One Person Can Make a Difference
Advice on retirement from Patricia Burns, our volunteer coordinator, who retired in January.
“Take a short time to relax, explore and decide what you want to spend time doing and then get engaged. For me, of course, that will of course include more time with family and friends virtually and hopefully soon in person. I look forward to helping others, exercising, enjoying nature, attending art and drama events, photography and crafts. I’m sure the Center will be a site for some of them.
“I have thoroughly enjoyed my time that I spent with our seniors and I will miss them. I used to tell new volunteers they should go home each day with their cheeks hurting from smiling. Smiling is free and it’s appreciated by all. Even with masks, they say they can see people smiling in their eyes. Remember that!”
Patricia Burns, our hardworking volunteer coordinator, retired in January. She describes herself as a generalist who loves diving into new things. With us, she started as a tax work-off participant in 2013 working with Deidre Waxman in the REAP program helping seniors with resumes and cover letters. She also facilitated the Wisdom Works seminars. In 2014 she became the volunteer coordinator working with then 360 volunteers. She also continued her workshops supporting those looking for work.
In 2015 she started writing the Council’s minutes for the Town, leading the Alzheimer’s walk team, and coordinated the SHOP program with the high school. It was not enough. She wrote this page every month, worked on the craft fair, ran the food commodity program, and did food safety training for staff and volunteers.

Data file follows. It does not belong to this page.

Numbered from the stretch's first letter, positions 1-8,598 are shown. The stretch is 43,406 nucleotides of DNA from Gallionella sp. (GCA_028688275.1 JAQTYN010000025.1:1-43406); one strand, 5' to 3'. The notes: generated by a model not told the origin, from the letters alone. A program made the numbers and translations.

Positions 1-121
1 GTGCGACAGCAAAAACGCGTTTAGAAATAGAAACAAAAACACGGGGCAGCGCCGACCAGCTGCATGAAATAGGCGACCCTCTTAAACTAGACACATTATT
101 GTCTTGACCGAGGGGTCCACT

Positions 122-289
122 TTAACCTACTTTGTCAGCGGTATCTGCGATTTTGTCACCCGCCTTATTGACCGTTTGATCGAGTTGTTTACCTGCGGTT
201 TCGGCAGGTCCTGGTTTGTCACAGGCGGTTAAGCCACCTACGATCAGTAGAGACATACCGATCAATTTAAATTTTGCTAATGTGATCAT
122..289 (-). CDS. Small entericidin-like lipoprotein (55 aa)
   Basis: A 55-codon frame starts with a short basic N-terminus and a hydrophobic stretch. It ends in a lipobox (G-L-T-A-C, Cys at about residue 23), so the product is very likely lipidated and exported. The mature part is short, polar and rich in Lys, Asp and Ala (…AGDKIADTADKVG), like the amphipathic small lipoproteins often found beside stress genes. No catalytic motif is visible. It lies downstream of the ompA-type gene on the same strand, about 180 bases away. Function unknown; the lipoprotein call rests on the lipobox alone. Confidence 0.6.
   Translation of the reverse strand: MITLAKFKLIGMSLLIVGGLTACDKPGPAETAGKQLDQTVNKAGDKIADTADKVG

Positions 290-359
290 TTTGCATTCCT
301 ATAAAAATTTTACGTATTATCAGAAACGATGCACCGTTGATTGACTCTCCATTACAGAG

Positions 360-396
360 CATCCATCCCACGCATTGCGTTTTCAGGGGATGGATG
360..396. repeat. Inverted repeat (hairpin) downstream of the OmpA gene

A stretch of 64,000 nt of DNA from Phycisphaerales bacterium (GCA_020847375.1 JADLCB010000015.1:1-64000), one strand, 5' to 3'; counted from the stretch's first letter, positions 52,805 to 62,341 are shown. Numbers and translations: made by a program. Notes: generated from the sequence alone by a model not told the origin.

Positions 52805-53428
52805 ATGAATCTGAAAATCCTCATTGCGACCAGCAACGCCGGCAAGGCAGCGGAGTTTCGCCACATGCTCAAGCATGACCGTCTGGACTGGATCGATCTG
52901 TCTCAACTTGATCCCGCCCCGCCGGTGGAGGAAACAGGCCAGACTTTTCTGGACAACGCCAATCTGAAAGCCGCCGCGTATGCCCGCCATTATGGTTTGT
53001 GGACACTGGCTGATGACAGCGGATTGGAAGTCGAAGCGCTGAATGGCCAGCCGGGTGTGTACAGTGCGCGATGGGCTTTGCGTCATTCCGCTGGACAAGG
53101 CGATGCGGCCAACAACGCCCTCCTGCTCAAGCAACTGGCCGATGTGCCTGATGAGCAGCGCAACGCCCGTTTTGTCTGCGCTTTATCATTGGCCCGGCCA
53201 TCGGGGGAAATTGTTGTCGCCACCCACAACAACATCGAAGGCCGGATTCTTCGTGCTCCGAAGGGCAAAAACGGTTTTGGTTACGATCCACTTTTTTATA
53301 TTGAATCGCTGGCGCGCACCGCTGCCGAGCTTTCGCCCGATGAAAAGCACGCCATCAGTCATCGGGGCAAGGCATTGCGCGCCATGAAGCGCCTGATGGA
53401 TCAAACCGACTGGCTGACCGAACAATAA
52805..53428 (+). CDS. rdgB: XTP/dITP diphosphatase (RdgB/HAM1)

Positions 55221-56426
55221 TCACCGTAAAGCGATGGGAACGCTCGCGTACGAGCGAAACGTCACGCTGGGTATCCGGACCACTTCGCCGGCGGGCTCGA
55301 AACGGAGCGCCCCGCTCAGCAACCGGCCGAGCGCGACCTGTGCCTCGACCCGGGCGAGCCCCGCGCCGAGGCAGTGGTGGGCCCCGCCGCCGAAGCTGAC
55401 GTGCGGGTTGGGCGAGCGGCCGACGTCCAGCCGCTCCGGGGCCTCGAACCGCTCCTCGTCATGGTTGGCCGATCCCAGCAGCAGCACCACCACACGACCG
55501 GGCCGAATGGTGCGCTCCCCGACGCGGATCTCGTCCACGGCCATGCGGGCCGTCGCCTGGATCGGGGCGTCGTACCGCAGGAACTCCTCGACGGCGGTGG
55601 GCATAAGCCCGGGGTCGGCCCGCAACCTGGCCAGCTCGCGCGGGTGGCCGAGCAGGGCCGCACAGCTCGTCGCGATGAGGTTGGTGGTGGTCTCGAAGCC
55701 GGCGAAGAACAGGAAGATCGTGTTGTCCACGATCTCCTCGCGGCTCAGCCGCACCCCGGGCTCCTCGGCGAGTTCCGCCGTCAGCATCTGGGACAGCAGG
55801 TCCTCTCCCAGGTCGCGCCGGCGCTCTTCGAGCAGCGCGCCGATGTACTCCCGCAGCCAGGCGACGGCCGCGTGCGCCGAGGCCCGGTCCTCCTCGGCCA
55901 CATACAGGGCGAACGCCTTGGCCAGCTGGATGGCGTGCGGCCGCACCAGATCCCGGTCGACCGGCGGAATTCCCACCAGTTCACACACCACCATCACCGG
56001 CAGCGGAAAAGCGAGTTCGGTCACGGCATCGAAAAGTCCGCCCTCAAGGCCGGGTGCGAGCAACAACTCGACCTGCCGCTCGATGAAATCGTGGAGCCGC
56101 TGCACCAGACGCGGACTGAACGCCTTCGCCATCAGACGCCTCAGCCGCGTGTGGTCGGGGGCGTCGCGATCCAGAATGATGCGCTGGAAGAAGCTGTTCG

We thank Patricia for her dedication and willingness to work wherever there was need. We wish her a happy retirement.
FOOD COMMODITY: Pick up food by appointment wearing a mask. Next distribution is MARCH 17.
Low income seniors over 60 who want 35 pounds of shelf stable food on the 3rd Wednesday of each month, call 617. 730. 2770
Attention Chess Lovers! Play virtually 617. 730. 2770
NEW “EVERYTHING BUT SHOPPING” HIGH SCHOOL STUDENTS
We are excited to work with student on activities like pen pals, zoom vocal or instrument sharing, games, crossword puzzles, Pictionary, charades, phone calls, reading short stories, poetry, virtual museum tours. We can help with school work: critique an essay. You help us with technology.
REGISTER: 617. 730. 2770
Seniors who participated in SHOP
To get ready for new contactless activities with students at Brookline High School, Patricia called 38 seniors who had students shop for them to see if they had other ways of getting groceries.
They were complimentary about ‘their students’. Several said that their students called to check in; another that students had come to sing happy birthday to her; her students had visited her when she was in the hospital; another said she feels like they are granddaughters; and another that her student explained tech terms and acronyms for social media.
Feedback from the student is also positive. They loved the stories when they were growing up. They said that either their grandparents live far away or died and they liked having someone to share activities with. Many visit their senior on college breaks. One student said that, “seniors are interesting because they lived the history that we are reading in class.”
STEPS (Student Training & Education in Public Service)
The goal of STEPS is to encourage more people to pursue career paths where they can have an impact.